the graphs of some other basic functions that may already be familiar to you. In Appendix
A we discuss techniques for graphing functions using graphing technology.
y=x
y
4
3
2
1
x
0
−1
−2
−3
−4
−4 −3 −2 −1 0 1 2 3 4
6
5
4
3
2
1
√
Since x is imaginary for negative values of x , there are no points on the
√
graph of y = x in the region where
x < 0.
y
4
3
2
1
x
0
−1
−2
−3
−4
−5−4 −3−2 −1 0 1 2 3 4 5
x
0
−1
−3 −2 −1
y = 1/x
y = x2
y
7
0
1
2
y = x3
y
8
6
4
2
x
0
−2
−4
−6
−8
−8 −6 −4 −2 0 2 4 6 8
3
y = √x
y
4
3
2
1
x
0
−1
−2
−3
−4
−1 0 1 2 3 4 5 6 7 8 9
3
y = √x
y
4
3
2
1
x
0
−1
−2
−3
−4
−8 −6 −4 −2 0 2 4 6 8
Figure 0.1.4
y
(x, f(x))
f(x)
y = f(x)
x
x
Figure 0.1.5 The y-coordinate of a
point on the graph of y = f(x) is the
value of f at the corresponding
x-coordinate.
Graphs can provide valuable visual information about a function. For example, since
the graph of a function f in the xy-plane is the graph of the equation y = f(x), the points
on the graph of f are of the form (x, f(x)); that is, the y-coordinate of a point on the graph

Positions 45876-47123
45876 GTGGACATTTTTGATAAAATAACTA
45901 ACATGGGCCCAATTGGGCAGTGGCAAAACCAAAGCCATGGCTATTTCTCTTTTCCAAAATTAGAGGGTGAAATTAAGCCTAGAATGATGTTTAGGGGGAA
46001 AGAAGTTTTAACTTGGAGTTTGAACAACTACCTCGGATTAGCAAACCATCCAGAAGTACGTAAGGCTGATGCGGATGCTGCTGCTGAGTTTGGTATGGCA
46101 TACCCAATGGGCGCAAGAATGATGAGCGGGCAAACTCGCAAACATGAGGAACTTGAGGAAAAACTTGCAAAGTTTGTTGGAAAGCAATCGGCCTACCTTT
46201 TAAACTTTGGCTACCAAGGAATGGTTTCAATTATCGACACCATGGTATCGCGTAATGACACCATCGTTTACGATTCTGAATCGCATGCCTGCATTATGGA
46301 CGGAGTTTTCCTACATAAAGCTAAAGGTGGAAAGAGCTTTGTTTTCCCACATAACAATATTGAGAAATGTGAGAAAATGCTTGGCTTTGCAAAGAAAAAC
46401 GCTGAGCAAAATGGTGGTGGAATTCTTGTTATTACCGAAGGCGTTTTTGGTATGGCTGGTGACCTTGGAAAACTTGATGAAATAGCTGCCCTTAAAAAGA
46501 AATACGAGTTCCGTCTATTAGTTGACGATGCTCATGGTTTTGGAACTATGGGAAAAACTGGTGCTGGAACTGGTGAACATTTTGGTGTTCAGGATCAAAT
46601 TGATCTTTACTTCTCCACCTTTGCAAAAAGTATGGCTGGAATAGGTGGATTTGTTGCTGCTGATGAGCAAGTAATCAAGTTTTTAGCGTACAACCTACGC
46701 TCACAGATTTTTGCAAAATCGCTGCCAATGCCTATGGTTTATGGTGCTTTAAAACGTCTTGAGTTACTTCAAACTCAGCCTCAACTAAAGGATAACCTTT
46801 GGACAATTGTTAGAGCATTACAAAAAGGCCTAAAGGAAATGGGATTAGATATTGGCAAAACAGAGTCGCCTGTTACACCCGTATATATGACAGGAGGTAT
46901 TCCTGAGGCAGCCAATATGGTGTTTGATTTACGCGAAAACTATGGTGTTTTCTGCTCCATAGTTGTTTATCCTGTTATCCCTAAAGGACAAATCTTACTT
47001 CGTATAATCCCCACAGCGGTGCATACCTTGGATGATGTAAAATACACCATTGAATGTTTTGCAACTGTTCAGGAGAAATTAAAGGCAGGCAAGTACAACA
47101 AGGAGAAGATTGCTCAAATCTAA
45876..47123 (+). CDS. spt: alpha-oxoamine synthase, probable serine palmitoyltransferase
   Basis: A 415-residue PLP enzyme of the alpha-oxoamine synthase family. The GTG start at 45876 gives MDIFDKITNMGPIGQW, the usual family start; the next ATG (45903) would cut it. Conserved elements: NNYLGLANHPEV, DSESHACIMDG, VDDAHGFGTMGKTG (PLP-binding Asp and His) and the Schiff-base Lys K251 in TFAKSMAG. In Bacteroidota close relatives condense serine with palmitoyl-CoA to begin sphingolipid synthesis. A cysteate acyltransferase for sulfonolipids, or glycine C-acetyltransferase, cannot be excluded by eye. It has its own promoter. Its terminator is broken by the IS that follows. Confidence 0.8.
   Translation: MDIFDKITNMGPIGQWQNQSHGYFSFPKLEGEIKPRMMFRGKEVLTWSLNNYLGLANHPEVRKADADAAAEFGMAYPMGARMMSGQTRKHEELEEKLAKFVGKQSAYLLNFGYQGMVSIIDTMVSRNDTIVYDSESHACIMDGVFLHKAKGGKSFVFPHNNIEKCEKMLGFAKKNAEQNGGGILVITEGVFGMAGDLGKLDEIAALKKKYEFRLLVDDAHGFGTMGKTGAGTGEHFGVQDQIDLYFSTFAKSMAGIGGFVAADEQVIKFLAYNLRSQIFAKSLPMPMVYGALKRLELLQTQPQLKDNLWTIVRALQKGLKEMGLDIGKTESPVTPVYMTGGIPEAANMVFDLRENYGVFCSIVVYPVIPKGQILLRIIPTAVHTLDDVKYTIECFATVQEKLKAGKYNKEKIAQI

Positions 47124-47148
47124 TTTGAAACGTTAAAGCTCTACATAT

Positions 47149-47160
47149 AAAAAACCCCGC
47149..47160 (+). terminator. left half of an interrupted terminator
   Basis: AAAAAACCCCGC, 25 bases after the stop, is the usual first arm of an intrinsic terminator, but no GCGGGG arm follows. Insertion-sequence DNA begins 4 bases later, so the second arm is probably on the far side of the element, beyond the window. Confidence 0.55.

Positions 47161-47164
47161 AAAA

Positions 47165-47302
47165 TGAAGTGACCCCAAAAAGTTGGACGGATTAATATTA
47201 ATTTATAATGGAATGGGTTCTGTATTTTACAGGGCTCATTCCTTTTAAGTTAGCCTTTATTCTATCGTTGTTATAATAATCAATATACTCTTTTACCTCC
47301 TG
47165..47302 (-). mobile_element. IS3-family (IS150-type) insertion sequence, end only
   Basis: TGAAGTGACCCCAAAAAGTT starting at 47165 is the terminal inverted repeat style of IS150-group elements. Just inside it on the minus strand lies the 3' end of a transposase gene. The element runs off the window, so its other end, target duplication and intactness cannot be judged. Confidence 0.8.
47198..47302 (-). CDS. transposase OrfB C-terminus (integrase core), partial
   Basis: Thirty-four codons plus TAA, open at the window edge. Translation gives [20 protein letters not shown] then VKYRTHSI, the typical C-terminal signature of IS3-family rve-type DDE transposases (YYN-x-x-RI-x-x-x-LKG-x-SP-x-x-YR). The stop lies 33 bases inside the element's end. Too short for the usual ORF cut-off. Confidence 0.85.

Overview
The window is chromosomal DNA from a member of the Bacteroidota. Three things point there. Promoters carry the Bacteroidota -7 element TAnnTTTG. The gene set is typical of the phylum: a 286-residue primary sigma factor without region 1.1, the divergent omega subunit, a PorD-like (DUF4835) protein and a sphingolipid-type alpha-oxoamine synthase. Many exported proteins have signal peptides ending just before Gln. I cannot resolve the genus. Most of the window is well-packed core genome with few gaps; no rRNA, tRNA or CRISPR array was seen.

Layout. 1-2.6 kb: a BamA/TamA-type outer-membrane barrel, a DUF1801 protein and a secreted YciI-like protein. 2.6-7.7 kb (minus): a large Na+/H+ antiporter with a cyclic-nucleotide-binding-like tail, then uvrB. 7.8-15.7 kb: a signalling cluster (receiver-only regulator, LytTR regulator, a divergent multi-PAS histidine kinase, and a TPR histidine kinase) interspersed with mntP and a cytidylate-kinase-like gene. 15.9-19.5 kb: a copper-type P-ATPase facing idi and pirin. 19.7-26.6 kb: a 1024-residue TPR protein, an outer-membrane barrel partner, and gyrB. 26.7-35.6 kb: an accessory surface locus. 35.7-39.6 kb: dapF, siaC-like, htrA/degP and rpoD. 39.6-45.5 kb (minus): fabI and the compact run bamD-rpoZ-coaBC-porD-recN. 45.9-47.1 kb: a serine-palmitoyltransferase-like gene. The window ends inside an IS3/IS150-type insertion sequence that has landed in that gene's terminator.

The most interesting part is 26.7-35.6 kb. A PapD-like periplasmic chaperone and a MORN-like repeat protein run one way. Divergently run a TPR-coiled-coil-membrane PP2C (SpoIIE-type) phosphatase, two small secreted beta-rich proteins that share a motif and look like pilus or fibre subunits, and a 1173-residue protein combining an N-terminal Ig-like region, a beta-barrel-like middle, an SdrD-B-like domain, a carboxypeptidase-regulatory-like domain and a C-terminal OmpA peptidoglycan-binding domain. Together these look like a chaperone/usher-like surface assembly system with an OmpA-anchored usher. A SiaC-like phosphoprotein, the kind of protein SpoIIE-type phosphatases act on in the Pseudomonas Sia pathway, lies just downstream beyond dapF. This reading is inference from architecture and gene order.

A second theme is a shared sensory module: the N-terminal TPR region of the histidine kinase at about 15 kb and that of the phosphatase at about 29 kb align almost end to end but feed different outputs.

of f is the value of f at the corresponding x-coordinate (Figure 0.1.5). The values of x
for which f(x) = 0 are the x-coordinates of the points where the graph of f intersects the
x-axis (Figure 0.1.6). These values are called the zeros of f , the roots of f(x) = 0, or the
x-intercepts of the graph of y = f(x).
THE VERTICAL LINE TEST
Not every curve in the xy-plane is the graph of a function. For example, consider the curve
in Figure 0.1.7, which is cut at two distinct points, (a, b) and (a, c), by a vertical line. This
curve cannot be the graph of y = f(x) for any function f ; otherwise, we would have
f(a) = b
and
f(a) = c
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0.1 Functions
y
which is impossible, since f cannot assign two different values to a. Thus, there is no
function f whose graph is the given curve. This illustrates the following general result,
which we will call the vertical line test.
y = f(x)
0.1.3 the vertical line test A curve in the xy-plane is the graph of some function
f if and only if no vertical line intersects the curve more than once.
x
x1
x2
0
Figure 0.1.6
and x3 .
5
x3
f has zeros at x1 , 0, x2 ,
Example 3 The graph of the equation
y
x 2 + y 2 = 25
is a circle of radius 5 centered at the origin and hence there are vertical lines that cut the graph